Students Open Up About Occupy Wall Street
November 18, 2011
Max Weylandt ’13, Andrew Chesley ’13 and Alex Toole ’14.
Since a group of protesters, angry over America’s rising level of economic inequality, first setup camp near New York City’s financial district two months ago, the Occupy Wall Street movement has gained international headlines and a global following.
On Monday, Nov. 21, Fordham University Assistant Professor of Sociology Heather Gautney will discuss the foundations and rapid growth of this new grassroots movement and what its potential impact will be on American society. Gautney’s lecture, which is free and open to the public, begins at 7 p.m. in the Stern Center Great Room.
In advance of Monday’s event, several Dickinson students shared their own thoughts on the Occupy movement. We hope these comments help stimulate discussion about this important topic and demonstrate the thoughtful way in which Dickinson students approach issues of the day:
Max Weylandt ’13
Hometown: Windhoek, Namibia
Major: Political Science
Students are natural allies of Occupy Wall Street. Young people are increasingly aware of growing up in a world where a small elite is advantaged at the disadvantage of the vast majority.
Clearly, this inequality is systematic. The Occupy movement has not formulated specific policy demands so far, and that's OK. The protests are simply an expression of discontent with the current way the system is operating.
So, what's the alternative? Overthrowing the system is not going to happen, but the national discourse is shifting because of the protests, and I’m hopeful that one day, demanding a basic standard of living for all citizens won't be considered un-American.
Students, fueled by their energy, their resources and the knowledge that they have to deal with the immediate fallout, are bound to play a role in carrying this movement forward.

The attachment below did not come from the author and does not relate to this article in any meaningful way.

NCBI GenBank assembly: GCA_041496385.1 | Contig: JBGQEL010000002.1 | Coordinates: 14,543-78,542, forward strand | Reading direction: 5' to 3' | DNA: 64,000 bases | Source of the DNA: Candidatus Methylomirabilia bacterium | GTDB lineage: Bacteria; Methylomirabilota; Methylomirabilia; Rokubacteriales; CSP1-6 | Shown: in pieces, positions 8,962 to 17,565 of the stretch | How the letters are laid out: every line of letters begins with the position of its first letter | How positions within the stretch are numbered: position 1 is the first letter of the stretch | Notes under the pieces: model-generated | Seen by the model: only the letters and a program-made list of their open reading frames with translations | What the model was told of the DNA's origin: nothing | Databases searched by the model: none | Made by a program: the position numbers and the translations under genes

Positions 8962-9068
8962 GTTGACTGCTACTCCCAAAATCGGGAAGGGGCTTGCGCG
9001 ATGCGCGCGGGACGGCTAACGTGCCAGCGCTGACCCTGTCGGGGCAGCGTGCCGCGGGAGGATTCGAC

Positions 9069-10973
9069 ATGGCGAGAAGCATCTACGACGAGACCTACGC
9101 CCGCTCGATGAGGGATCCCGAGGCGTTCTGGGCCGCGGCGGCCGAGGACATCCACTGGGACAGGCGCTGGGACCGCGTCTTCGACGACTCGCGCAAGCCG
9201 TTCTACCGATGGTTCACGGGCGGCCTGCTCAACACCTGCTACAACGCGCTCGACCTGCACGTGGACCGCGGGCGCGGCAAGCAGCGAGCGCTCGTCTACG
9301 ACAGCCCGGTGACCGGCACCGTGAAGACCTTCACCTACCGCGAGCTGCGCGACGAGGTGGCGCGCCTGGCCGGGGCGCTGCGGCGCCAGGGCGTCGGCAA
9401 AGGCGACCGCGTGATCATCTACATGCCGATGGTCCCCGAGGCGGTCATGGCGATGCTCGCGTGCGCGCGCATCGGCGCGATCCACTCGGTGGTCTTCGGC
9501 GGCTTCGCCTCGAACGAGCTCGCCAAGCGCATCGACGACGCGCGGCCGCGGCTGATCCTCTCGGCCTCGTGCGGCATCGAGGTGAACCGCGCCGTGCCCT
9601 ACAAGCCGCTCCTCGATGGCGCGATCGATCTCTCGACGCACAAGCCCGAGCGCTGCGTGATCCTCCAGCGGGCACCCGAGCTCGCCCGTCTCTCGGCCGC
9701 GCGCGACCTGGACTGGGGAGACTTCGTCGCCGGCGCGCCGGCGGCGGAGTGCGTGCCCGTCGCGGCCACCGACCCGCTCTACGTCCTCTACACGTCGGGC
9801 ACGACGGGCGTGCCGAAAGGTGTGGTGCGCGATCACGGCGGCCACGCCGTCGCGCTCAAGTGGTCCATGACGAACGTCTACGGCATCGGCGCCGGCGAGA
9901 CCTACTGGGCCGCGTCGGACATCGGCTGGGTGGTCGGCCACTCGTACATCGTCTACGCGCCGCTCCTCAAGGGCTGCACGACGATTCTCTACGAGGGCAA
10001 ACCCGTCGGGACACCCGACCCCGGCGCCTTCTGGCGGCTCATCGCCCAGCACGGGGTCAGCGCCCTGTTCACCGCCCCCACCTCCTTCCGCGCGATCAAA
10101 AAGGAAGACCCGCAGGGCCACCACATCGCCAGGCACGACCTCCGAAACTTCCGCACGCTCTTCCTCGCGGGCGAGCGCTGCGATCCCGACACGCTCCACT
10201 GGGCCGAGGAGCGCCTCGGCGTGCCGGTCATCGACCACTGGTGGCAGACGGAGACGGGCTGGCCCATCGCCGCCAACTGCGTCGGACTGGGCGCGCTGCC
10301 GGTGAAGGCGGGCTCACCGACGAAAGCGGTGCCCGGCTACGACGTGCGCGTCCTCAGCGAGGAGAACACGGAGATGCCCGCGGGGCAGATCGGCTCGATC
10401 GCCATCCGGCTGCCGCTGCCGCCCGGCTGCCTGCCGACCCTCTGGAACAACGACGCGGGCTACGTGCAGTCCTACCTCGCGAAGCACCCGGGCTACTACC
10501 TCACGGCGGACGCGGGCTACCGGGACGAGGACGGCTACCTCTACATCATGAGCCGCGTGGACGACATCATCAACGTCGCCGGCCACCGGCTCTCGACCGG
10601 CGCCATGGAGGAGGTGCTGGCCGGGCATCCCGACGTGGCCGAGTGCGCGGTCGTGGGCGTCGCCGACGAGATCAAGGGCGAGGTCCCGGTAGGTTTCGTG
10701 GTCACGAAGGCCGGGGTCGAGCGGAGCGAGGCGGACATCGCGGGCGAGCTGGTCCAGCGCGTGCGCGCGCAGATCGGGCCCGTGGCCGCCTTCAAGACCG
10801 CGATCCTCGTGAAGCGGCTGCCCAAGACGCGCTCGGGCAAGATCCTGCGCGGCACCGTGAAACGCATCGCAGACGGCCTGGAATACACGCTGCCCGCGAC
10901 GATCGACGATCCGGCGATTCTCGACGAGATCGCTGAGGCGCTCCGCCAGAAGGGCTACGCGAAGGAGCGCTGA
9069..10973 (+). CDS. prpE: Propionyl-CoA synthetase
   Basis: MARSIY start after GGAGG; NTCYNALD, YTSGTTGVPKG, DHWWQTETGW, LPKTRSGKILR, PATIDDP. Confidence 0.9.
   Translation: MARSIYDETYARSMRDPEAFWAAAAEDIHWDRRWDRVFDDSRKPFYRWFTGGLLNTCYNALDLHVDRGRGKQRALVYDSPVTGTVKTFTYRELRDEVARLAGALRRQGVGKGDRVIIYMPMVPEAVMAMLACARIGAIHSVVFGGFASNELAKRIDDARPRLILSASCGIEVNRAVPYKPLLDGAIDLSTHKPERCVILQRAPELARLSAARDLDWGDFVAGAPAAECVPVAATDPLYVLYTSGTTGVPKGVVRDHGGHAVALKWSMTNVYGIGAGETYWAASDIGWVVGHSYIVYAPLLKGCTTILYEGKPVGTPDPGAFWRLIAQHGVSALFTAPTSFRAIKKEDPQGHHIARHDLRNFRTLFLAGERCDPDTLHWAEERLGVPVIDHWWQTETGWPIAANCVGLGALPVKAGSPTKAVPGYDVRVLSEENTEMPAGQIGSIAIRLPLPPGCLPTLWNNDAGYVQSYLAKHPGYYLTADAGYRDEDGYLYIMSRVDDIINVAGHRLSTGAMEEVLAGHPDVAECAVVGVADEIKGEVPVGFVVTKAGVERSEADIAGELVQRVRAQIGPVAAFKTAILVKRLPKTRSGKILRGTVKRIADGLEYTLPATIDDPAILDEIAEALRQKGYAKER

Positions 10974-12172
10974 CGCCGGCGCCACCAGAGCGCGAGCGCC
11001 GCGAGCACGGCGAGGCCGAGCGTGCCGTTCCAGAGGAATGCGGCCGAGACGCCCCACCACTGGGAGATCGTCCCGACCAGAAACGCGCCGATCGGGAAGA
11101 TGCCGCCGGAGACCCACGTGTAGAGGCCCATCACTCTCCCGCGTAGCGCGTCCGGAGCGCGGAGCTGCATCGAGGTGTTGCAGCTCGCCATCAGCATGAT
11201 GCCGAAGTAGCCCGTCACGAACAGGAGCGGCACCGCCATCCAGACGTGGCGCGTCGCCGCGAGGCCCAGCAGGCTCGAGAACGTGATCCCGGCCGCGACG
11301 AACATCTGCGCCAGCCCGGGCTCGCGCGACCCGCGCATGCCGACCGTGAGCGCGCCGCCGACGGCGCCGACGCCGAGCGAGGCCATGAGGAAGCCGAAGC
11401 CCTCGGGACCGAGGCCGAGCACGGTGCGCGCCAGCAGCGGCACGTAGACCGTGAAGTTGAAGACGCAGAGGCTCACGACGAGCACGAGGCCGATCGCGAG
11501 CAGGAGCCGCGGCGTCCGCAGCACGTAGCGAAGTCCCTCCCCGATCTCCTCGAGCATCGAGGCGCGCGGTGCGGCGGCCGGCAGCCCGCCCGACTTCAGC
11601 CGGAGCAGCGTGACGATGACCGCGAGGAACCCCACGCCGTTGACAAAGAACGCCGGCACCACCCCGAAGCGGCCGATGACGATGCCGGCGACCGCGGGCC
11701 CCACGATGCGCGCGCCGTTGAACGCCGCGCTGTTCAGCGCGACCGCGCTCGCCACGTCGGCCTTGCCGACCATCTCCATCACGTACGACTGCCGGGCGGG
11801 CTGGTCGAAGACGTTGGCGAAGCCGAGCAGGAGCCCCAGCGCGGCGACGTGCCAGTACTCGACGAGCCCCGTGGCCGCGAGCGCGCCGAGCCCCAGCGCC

Andrew Chesley ’13
Hometown: Winnetka, Ill.
Majors: Economics and Mathematics
Occupy Wall Street is the most significant social movement to emerge in the United States in the last decade. It’s an expression of extreme frustration at the nature and structure of our economy and the myriad ways in which reality has failed to live up to expectations. For our entire lives, the mantra of American capitalism has been: get good grades, work hard, get into a good college, do well there, and then you’ll get a high-paying job. Your loans won’t matter because you’ll have a steady income and you’ll be happy. That hasn’t materialized for an incredible number of young people in this country, and that’s a tremendous disgrace.
Talking about Occupy Wall Street is important everywhere, but it’s especially important at liberal arts colleges like Dickinson because of the new full-frontal assault on students who major in humanities, arts and other non-STEM and business fields. There are many commentators who are trying to blame the students who majored in English or art for their inability to find jobs, rather than looking at the atrocious macroeconomic conditions as the root cause. No matter what their major, new college graduates are finding it harder and harder to get jobs. This isn’t entirely Wall Street’s fault, of course, but asking questions—such as whether those who earn more should be contributing more towards a stable social safety net—are part of a fair conversation, and it’s one we should be having at Dickinson.
Alex Toole ’14
Hometown: Brunswick, Maine
Major: Political Science
Regardless of your stance on the issue, Occupy Wall Street is monumentally important in our nation’s social-justice history. Its scope and duration make it unique, and it is a direct product of the globally connected world in which we live. To throw Occupy Wall Street aside would be to waste a precious learning opportunity.
I find that many people—including some of my fellow students at Dickinson—misunderstand the movement’s purpose. They seem to think of the protesters as lazy, unemployed hippies who are more preoccupied with fulfilling a self-righteous quest against corporate greed than trying to find a job. While this description may apply to a select few, it is important to understand that a majority of Occupy participants are actually demonstrating their frustration with bank corruption, failed government policies and a perpetually suffering economic climate. Isn’t this frustration something we can all relate to?
The Occupy Wall Street event next week is a perfect forum in which students can learn more about the movement and expand their understanding of social-justice issues in our nation’s history. The Nov. 21 lecture aims to create informed discussion rather than misunderstood debate.